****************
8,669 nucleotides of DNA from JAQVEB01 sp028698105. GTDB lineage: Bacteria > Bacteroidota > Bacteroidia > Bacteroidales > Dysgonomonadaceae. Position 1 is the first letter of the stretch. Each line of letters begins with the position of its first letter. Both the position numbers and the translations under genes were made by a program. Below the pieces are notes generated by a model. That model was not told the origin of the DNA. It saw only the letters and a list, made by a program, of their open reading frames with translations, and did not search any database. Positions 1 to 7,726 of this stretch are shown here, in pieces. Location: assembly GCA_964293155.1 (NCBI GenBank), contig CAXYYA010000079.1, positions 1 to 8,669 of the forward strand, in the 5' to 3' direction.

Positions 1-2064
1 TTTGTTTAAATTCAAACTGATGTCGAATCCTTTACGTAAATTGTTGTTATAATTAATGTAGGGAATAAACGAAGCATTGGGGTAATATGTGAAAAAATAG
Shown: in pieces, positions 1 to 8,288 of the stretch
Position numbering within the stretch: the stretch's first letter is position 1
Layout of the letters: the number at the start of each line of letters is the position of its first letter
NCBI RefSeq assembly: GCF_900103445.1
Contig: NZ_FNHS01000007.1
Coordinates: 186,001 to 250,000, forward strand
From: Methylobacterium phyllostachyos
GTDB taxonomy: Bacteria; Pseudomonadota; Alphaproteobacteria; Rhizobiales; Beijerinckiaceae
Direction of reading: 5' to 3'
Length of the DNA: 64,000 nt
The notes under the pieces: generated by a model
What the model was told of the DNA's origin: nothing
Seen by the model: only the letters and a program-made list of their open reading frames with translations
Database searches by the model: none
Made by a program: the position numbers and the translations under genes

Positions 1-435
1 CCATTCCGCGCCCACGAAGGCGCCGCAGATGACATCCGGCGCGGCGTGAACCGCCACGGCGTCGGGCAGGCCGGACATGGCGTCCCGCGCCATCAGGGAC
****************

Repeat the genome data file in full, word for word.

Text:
8,669 nucleotides of DNA from JAQVEB01 sp028698105. GTDB lineage: Bacteria > Bacteroidota > Bacteroidia > Bacteroidales > Dysgonomonadaceae. Position 1 is the first letter of the stretch. Each line of letters begins with the position of its first letter. Both the position numbers and the translations under genes were made by a program. Below the pieces are notes generated by a model. That model was not told the origin of the DNA. It saw only the letters and a list, made by a program, of their open reading frames with translations, and did not search any database. Positions 1 to 7,726 of this stretch are shown here, in pieces. Location: assembly GCA_964293155.1 (NCBI GenBank), contig CAXYYA010000079.1, positions 1 to 8,669 of the forward strand, in the 5' to 3' direction.

Positions 1-2064
1 TTTGTTTAAATTCAAACTGATGTCGAATCCTTTACGTAAATTGTTGTTATAATTAATGTAGGGAATAAACGAAGCATTGGGGTAATATGTGAAAAAATAG
Shown: in pieces, positions 1 to 8,288 of the stretch
Position numbering within the stretch: the stretch's first letter is position 1
Layout of the letters: the number at the start of each line of letters is the position of its first letter
NCBI RefSeq assembly: GCF_900103445.1
Contig: NZ_FNHS01000007.1
Coordinates: 186,001 to 250,000, forward strand
From: Methylobacterium phyllostachyos
GTDB taxonomy: Bacteria; Pseudomonadota; Alphaproteobacteria; Rhizobiales; Beijerinckiaceae
Direction of reading: 5' to 3'
Length of the DNA: 64,000 nt
The notes under the pieces: generated by a model
What the model was told of the DNA's origin: nothing
Seen by the model: only the letters and a program-made list of their open reading frames with translations
Database searches by the model: none
Made by a program: the position numbers and the translations under genes

Positions 1-435
1 CCATTCCGCGCCCACGAAGGCGCCGCAGATGACATCCGGCGCGGCGTGAACCGCCACGGCGTCGGGCAGGCCGGACATGGCGTCCCGCGCCATCAGGGAC